[Marxism] Cuban Doctors Revolt: ‘You Get Tired of Being a Slave’

Louis Proyect lnp3 at panix.com
Fri Sep 29 06:47:54 MDT 2017


(I take anything written about Cuba in the NY Times with a grain of salt 
but still find this disturbing. With the growing dynamic toward market 
solutions in Cuba, is it any surprise that some of its citizens would 
want to exploit their labor power as a free market commodity?)

NY Times, Sept. 29 2017
Cuban Doctors Revolt: ‘You Get Tired of Being a Slave’
By ERNESTO LONDOÑO

RIO DE JANEIRO — In a rare act of collective defiance, scores of Cuban 
doctors working overseas to make money for their families and their 
country are suing to break ranks with the Cuban government, demanding to 
be released from what one judge called a “form of slave labor.”

Thousands of Cuban doctors work abroad under contracts with the Cuban 
authorities. Countries like Brazil pay the island’s Communist government 
millions of dollars every month to provide the medical services, 
effectively making the doctors Cuba’s most valuable export.

But the doctors get a small cut of that money, and a growing number of 
them in Brazil have begun to rebel. In the last year, at least 150 Cuban 
doctors have filed lawsuits in Brazilian courts to challenge the 
arrangement, demanding to be treated as independent contractors who earn 
full salaries, not agents of the Cuban state.

“When you leave Cuba for the first time, you discover many things that 
you had been blind to,” said Yaili Jiménez Gutierrez, one of the doctors 
who filed suit. “There comes a time when you get tired of being a slave.”

Cuban artists and athletes have defected during overseas trips for 
decades, most of them winding up in the United States. But the lawsuits 
in Brazil represent an unusual rebellion that takes aim at one of Cuba’s 
signature efforts. Sending doctors overseas is not only a way for Cuba 
to earn much-needed income, but it also helps promote the nation’s image 
as a medical powerhouse that routinely comes to the world’s aid.

The legal challenges are all the more important because the doctors have 
lost a common backup plan: going to the United States. The American 
government, which has long tried to undermine Cuba’s leaders, 
established a program in 2006 to welcome Cuban doctors, with the aim of 
exacerbating the island’s brain drain.

But in one of his final attempts to normalize relations with Cuba, 
President Barack Obama in January ended the program, which had allowed 
Cuban doctors stationed in other countries to get permanent residency 
visas for the United States.

“The end of the program was a huge blow to us,” said Maireilys Álvarez 
Rodríguez, another of the doctors who sued in Brazil. “That was our way 
out.”

The end of the visa program means that the future of these doctors now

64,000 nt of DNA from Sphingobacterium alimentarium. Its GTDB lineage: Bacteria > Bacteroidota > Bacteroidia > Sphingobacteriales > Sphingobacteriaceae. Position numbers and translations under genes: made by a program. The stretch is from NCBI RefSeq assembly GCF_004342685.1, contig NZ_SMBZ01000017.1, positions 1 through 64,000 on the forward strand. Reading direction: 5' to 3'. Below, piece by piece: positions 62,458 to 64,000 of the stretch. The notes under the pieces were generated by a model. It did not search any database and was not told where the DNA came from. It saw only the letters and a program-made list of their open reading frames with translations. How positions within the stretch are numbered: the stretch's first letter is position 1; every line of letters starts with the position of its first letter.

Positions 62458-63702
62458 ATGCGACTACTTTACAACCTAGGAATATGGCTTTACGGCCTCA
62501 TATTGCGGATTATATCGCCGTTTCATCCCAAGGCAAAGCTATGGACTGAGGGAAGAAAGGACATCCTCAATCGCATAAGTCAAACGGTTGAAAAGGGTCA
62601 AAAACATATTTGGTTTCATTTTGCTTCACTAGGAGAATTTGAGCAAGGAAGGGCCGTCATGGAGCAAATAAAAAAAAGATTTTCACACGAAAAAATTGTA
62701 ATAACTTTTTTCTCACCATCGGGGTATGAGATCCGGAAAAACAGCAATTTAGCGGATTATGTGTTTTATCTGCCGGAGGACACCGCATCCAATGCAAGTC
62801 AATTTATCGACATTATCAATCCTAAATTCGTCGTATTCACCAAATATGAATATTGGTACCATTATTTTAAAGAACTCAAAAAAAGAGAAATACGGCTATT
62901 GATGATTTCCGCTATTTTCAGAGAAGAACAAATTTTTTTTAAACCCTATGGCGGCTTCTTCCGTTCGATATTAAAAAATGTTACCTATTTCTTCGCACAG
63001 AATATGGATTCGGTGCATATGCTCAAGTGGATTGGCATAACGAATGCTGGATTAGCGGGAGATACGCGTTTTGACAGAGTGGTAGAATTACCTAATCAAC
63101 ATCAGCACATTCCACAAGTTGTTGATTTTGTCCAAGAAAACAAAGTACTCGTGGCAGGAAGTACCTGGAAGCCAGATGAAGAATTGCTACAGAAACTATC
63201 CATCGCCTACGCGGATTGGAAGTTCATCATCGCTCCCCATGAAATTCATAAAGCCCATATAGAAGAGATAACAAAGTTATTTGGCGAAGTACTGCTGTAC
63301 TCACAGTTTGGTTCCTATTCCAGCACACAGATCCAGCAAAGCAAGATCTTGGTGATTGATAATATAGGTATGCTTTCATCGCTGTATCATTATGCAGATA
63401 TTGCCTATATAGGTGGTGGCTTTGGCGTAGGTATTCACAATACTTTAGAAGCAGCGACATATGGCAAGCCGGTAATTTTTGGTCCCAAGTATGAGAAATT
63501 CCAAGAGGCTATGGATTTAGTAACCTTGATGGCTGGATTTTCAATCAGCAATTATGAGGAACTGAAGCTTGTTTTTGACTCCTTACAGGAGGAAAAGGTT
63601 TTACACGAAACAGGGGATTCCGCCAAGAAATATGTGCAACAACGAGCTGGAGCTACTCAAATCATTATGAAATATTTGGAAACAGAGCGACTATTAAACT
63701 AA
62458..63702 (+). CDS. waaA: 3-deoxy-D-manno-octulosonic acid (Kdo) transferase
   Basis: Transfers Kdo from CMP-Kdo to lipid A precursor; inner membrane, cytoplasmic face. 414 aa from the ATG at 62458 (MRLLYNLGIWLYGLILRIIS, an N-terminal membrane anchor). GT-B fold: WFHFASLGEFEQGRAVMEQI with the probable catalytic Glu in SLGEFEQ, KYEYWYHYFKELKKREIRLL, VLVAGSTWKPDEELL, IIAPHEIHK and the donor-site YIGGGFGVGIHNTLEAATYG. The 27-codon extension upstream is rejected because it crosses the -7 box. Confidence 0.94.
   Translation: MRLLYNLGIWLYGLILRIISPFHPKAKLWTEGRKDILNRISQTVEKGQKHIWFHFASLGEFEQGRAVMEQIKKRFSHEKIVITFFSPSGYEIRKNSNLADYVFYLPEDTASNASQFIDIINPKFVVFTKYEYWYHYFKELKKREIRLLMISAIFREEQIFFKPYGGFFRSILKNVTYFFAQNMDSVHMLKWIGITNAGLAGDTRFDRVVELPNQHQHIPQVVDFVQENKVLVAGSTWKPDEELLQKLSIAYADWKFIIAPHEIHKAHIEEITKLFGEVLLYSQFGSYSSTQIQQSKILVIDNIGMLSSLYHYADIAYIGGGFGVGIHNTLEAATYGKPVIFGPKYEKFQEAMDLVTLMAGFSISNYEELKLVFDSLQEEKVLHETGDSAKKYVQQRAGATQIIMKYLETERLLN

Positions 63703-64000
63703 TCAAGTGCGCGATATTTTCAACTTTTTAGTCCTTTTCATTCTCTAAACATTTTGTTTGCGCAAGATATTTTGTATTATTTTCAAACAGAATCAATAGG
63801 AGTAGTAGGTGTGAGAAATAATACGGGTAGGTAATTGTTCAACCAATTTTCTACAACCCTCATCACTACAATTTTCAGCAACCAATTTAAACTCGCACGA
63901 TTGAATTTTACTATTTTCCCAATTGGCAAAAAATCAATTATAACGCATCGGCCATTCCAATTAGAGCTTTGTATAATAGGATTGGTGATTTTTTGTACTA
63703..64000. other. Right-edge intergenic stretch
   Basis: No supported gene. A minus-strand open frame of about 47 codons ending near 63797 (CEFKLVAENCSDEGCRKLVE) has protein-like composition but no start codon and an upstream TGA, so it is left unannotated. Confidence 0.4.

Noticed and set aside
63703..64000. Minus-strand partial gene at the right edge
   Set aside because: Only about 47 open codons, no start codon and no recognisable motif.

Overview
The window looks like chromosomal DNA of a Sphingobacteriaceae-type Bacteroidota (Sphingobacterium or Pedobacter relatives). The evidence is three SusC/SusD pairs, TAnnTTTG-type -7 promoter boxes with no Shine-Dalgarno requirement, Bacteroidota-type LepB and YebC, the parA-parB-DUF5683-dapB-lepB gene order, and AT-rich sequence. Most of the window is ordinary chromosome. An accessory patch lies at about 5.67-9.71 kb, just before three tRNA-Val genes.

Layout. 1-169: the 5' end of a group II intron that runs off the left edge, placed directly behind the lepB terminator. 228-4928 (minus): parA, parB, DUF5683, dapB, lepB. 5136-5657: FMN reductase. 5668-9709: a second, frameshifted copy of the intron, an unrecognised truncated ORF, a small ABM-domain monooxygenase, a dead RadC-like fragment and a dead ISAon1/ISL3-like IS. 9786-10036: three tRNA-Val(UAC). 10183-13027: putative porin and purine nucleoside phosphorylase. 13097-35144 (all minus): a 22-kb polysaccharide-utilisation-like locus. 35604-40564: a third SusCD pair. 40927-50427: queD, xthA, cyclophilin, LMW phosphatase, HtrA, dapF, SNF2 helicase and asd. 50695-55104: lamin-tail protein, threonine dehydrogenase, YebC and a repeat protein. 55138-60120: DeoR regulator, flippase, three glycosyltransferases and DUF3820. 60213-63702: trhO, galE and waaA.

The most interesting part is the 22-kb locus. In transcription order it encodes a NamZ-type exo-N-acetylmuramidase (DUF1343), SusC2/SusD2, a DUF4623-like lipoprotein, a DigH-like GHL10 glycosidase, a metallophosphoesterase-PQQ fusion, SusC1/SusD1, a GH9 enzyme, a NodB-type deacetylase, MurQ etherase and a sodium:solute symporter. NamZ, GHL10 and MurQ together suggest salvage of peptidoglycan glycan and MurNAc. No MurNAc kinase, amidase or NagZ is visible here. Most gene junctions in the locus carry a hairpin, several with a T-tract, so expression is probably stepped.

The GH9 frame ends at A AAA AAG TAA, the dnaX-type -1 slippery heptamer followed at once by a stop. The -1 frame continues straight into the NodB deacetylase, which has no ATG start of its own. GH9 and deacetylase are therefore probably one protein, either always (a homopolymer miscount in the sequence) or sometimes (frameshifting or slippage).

rests in the hands of the Brazilian courts. They have mostly ruled 
against the doctors, but some judges have sided with them, allowing the 
doctors to work on their own and get paid directly.

The doctors’ defiance puts them at risk of serious repercussions by the 
Cuban government, including being barred from the island and their 
families for years.

The seeds of the rebellion were planted a year ago in a conversation 
between a Cuban doctor and a clergyman in a remote village in 
northeastern Brazil.

Anis Deli Grana de Carvalho, a doctor from Cuba, was coming to the end 
of her three-year medical assignment. But having married a Brazilian 
man, she wanted to stay and keep working.

The pastor was outraged to learn that, under the terms of their 
employment, Cuban doctors earn only about a quarter of the amount the 
Brazilian government pays Cuba for their services.

He quickly put her in touch with a lawyer in Brasília, the Brazilian 
capital. In late September of last year, she sued in federal court to 
work as an independent contractor.

Within weeks, scores of other Cuban doctors followed Dr. Grana’s lead 
and filed suits in Brazilian courts. The Brazilian government, which 
struck the deal with Cuba in 2013 to provide doctors in underserved 
parts of the country, is appealing the cases that doctors have won and 
thinks it will prevail.

“There is no injustice,” said Brazil’s health minister, Ricardo Barros. 
“When they signed up they agreed to the terms.”

Dr. Álvarez said that the stipend offered by the Cuban government to 
work for a few years in Brazil seemed appealing to her and her husband, 
Arnulfo Castanet Batista, also a doctor, when they signed up in 2013.

It meant leaving behind their two children in the care of relatives, but 
each of them would earn 2,900 Brazilian reais a month — then worth about 
$1,400, and now worth $908 — an amount that seemed enormous compared 
with the roughly $30 a month Cuban doctors earned at home.

“It was a pretty acceptable offer compared to what we made in Cuba,” Dr. 
Álvarez said.

So they said goodbye to their children and boarded flights to Brazil, 
joining the first wave of Cuban doctors greeted at airports with welcome